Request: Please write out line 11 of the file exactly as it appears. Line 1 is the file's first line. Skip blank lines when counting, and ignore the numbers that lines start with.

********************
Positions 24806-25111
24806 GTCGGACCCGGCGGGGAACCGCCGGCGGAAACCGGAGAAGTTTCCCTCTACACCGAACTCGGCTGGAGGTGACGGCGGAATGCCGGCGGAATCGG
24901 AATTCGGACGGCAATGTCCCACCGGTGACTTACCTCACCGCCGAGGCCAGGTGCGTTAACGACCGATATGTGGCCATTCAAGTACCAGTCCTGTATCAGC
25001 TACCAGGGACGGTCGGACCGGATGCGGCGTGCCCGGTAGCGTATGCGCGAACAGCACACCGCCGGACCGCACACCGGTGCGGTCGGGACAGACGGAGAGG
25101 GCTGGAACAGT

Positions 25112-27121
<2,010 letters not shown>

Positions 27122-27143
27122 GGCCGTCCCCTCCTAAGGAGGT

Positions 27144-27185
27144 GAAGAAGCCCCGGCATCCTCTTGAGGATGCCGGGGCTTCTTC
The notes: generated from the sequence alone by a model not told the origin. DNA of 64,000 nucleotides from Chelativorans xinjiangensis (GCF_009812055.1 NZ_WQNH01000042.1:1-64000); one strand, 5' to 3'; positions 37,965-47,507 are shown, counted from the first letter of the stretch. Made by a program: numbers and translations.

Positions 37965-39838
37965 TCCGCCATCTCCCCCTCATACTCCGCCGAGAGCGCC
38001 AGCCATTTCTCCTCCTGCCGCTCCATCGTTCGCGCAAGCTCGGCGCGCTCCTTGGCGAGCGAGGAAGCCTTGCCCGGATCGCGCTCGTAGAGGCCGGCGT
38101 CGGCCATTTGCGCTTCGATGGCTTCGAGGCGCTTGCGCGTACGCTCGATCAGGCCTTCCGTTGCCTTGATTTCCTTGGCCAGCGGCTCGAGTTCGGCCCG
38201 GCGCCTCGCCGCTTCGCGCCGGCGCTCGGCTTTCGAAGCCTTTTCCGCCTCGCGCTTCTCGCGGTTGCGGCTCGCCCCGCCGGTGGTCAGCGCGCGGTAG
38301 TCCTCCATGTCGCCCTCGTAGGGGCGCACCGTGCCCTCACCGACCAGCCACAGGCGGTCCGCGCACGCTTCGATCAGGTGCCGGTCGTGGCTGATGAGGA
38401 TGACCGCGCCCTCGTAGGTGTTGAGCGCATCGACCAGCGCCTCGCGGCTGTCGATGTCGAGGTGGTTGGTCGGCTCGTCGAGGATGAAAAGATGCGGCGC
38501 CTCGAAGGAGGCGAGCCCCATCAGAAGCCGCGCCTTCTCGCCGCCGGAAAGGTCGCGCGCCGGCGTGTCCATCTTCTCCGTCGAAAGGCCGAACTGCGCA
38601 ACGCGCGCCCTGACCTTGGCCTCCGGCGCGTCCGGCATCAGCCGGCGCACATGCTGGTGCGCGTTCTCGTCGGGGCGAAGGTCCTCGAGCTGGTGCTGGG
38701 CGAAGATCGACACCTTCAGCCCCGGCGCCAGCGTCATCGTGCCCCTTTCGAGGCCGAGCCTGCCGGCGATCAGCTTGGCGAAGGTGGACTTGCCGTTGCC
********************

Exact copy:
27144 GAAGAAGCCCCGGCATCCTCTTGAGGATGCCGGGGCTTCTTC